Superintendent of Schools Scott Carpenter, meanwhile, said that guidance counselors, school psychologists, and administrators are looking for possible links, such as the potential connection between depression and young women using binge drinking, possibly to cope with unwanted or forced sexual experiences.

“It's time for a different kind of sex talk,” Carpenter said. “The survey data is clearly saying that we need to have these conversations and that we need to have different conversations between girls and boys.”

Carpenter emphasized the need to help students understand consent, as well as providing young women information on how to protect themselves.

Perhaps the most important statistics had to do with the messages being conveyed to students by their parents or caregivers. With regard to vaping, underage drinking, binge drinking, and driving under the influence of drugs or alcohol, survey statistics showed that if students believed their parents considered a behavior to be wrong or very wrong, they were far less likely to engage in that behavior. For example, 59 percent of students believing their parents considered vaping not wrong or only a little bit wrong had vaped within the past 30 days of the survey, compared to 21 percent who believed their parents considered it wrong or very wrong.

“We as the adults are the example,” said Carpenter.

“I think it's really important that you know your kids and have a great relationship with them,” said Peer Leader Maggie Dever. “The little things that keep you tethered to them daily, that's what builds their confidence.”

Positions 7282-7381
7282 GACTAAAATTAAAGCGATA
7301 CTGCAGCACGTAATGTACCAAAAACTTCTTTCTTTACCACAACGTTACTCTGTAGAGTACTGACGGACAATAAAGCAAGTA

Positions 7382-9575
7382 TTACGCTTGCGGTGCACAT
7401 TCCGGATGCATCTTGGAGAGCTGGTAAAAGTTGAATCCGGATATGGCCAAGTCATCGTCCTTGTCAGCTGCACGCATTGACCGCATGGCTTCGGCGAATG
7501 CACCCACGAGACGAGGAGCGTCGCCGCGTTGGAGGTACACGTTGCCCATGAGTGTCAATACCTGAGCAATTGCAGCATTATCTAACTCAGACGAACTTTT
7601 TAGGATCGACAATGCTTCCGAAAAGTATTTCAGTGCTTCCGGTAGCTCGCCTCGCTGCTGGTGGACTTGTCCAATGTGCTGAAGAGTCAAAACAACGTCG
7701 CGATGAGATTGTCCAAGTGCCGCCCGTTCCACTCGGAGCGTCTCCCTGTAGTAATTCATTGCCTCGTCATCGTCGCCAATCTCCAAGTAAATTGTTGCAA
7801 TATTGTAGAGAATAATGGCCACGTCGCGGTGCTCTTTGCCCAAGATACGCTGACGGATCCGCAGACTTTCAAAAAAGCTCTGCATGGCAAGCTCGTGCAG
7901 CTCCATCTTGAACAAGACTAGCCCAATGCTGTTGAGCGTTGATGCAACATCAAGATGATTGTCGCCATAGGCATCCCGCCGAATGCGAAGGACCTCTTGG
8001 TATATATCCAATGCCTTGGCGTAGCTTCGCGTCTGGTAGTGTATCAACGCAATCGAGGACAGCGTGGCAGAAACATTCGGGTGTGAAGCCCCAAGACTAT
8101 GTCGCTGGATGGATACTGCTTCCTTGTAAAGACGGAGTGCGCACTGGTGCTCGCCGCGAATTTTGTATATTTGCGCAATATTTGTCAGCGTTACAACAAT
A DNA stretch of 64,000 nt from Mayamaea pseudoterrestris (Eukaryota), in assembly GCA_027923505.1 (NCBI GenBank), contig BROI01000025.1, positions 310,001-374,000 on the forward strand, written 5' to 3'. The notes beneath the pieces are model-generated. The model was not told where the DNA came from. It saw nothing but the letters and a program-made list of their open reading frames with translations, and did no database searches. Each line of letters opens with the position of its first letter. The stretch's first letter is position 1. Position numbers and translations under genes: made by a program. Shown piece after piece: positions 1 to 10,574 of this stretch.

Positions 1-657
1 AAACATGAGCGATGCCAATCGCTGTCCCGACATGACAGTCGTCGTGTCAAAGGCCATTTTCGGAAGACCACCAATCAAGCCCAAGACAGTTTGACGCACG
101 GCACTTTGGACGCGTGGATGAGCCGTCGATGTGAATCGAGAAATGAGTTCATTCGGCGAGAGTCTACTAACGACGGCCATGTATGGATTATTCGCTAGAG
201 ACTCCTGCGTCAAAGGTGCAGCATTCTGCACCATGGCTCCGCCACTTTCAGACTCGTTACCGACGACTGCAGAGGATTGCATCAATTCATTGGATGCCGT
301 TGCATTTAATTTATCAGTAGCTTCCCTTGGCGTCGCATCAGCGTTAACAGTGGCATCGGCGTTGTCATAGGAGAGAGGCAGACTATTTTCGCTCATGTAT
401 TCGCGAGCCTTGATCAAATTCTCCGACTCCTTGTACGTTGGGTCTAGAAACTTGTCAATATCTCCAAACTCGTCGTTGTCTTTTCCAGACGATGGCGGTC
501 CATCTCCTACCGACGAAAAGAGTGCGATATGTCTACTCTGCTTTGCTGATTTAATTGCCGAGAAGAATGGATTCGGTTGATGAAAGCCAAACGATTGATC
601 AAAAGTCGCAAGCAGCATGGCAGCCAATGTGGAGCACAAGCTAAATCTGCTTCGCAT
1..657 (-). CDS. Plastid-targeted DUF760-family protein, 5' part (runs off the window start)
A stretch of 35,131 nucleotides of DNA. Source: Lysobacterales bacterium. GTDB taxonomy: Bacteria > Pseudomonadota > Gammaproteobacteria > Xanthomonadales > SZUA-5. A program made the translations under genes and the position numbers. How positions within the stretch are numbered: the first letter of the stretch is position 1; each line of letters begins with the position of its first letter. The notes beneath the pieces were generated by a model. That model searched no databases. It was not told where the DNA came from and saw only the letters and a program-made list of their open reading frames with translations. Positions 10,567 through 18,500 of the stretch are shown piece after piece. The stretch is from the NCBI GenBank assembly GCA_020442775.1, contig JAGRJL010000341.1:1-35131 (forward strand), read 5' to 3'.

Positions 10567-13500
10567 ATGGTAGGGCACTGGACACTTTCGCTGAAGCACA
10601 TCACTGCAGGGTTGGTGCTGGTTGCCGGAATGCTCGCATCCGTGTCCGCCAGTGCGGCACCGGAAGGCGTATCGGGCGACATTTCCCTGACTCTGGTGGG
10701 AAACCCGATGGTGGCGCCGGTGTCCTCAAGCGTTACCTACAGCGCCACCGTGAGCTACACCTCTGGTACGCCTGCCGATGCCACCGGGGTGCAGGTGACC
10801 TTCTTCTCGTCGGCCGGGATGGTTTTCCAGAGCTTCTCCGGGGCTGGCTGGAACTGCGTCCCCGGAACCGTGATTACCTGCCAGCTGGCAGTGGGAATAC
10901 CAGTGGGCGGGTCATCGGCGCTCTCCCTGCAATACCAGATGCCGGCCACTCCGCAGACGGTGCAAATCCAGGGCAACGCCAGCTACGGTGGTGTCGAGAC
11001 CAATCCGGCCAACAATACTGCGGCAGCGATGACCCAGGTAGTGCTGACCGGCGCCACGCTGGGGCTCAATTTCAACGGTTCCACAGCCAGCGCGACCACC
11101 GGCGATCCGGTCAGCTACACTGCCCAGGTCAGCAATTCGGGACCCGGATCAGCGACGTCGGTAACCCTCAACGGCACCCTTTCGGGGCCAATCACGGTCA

Dever suggested that parents, as “of age” adults, engage in adult behavior, such as drinking with friends, away from their children in order to send a clear message. Jenna Greco agreed, noting that it can be confusing to be told not to drink and drive only to have parents do just that after a dinner out.

Making connections with your children is also key, said the peer leader panel.

“The connections are very important,” said Sarah Babb. “It’s one of the most important things for a teen.”

Babb suggested that parents encourage their children to become involved in school or community activities, which not only help strengthen bonds between students and educators or community members, but also offer a positive outlet. Several of the peer leaders praised Monomoy educators and administrators for fostering caring relationships with students. Principal Bill Burkhead, they said, has taken the time to know the name of every MRHS student, while many teachers, counselors, and coaches provide ongoing academic and emotional support.

David Malone said that he initially had difficulty opening up to teachers at MRHS, but as he's gotten older, those connections have become valuable. Julie Slade agreed, noting that the connections she's made with teachers have helped her navigate difficult times in life.

Carpenter said that MRHS will soon be borrowing an initiative from Monomoy Regional Middle School in which students conduct a confidential daily check-in and note which teachers they feel connected to. Students that feel isolated will be identified, with plans put in place to help them feel supported.

The key, according to survey results, is strong parent/caregiver relationships, and solid connections with trusted educators during the school year.

“We have the students for 180 days from roughly 8 a.m. to 3 p.m.,” said Carpenter. “Then they go home. They're with their parents for more than 180 days. [The survey issues] are things that cross over. It's going to take all of us to find solutions to address these problems.”

To view the full Youth Risk Behavior Suvey visit